The 44th staging of the 2020 World Championship begins on Friday 31 July at 10am (BST) and ends on Sunday 16 August with the final session starting at 7pm (BST) at the Crucible Theatre in Sheffield, host venue for the sport's biggest event since 1977
It had been due to start on Saturday 18 April and run until Monday 4 May, but was forced to be delayed due to the global coronavirus crisis.
16 qualifiers will be drawn against the top 16 for the first round of the tournament.
Eurosport and Eurosport Player will broadcast all 17 days of the event. Check here for TV listings, or alternatively here for details on how to stream the event live via the Eurosport Player. In addition to the live streaming available on Eurosport Player, daily reports and highlights of matches will be published online on the Eurosport website.
When is qualifying? Can I watch it?
Eurosport and Eurosport Player will stream and broadcast all eight days of the Snooker World Championship qualifying event at the English Institute of Sport in Sheffield between 21 July and 28 July with extensive online live streaming coverage for fans across 50 territories in Europe.
The 16 players invited by WPBSA will join players seeded 81-128 in Round One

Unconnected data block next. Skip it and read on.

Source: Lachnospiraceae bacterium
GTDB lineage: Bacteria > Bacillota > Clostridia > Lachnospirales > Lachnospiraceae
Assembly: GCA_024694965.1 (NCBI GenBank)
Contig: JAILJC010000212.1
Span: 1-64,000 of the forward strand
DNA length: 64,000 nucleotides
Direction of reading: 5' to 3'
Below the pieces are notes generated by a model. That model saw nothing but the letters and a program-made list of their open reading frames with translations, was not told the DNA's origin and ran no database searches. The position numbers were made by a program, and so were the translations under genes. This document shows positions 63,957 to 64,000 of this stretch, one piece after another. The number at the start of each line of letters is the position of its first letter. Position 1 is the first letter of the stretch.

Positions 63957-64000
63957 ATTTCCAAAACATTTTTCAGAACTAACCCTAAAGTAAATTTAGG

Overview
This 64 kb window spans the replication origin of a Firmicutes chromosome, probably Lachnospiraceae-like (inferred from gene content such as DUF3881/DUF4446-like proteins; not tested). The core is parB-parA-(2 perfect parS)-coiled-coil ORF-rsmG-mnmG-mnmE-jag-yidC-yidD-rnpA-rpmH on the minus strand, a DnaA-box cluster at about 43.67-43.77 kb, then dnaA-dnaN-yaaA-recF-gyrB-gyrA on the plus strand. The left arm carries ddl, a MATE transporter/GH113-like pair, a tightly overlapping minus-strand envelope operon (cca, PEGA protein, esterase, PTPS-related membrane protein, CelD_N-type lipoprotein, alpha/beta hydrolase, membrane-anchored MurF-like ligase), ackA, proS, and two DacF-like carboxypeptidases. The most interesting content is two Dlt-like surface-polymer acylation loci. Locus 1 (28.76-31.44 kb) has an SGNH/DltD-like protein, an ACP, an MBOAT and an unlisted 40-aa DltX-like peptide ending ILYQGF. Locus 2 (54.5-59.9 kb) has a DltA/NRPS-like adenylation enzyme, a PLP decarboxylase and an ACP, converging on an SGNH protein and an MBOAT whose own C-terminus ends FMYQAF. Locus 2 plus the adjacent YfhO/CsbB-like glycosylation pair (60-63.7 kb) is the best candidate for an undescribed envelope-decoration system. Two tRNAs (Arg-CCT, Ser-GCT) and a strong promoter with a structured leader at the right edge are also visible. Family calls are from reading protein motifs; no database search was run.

Those 64 players play each other, with the 32 winners going into Round Two
Round Two: those 32 winners will face players seeded 49-80
Round Three: those 32 winners will face players seeded 17-48
Round Four: those 32 winners play each other, with the 16 winners going through to the Crucible to face the top 16 seeds
The final qualifying round – known as Judgement Day – takes place on July 27 and 28. The 16 winners qualify for the Crucible to be drawn at random against one of the top 16 seeds. 2006 world champion Graeme Dott, two-times world finalist Ali Carter and last season's beaten semi-finalist Gary Wilson are among those going for gold via the qualifying stage.
All matches will be best of 11 frames, up until the final round which will be best of 19. Session times each day will be 1.30pm and 7pm, until the final round which is 1pm and 7pm.
On This Day: 'Sheer genius' - Trump shows off with behind-back black
What is the draw for the Snooker World Championship?
World Championship first round
Judd Trump (1) v Tom Ford
Yan Bingtao (16) v Elliot Slessor
Stephen Maguire (9) v Martin Gould
Kyren Wilson (8) - BYE
John Higgins (5) v Matthew Stevens
David Gilbert (12) v Kurt Maflin
Jack Lisowski (13) v Anthony McGill
Mark Allen (4) v Jamie Clarke
Mark Williams (3) v Alan McManus
Stuart Bingham (14) v Ashley Carty
Ding Junhui (11) v Mark King
Ronnie O’Sullivan (6) v Thepchaiya Un-Nooh
Mark Selby (7) v Jordan Brown
Shaun Murphy (10) v Noppon Saengkham
Barry Hawkins (15) v Alexander Ursenbacher
Neil Robertson (2) v Liang Wenbo
First round: best of 19 frames
Second round: best of 25 frames
Quarter-finals: best of 25 frames
Semi-finals: best of 33 frames
Final: best of 35 frames
Second round: £30,000
First round: £20,000
Last 48: £15,000
Last 80: £10,000
Last 112: £5,000
Highest break: £15,000
Total price fund: £2,395,000
Former world champions in field
Ronnie O'Sullivan (2001, 2004, 2008, 2012, 2013)
John Higgins (1998, 2007, 2009, 2011)
Mark Williams (2000, 2003, 2018)
Mark Selby (2014, 2016, 2017)
Judd Trump (2019)
Stuart Bingham (2015)
Neil Robertson (2010)
Graeme Dott (2006)
Shaun Murphy (2005)
Who is defending champion?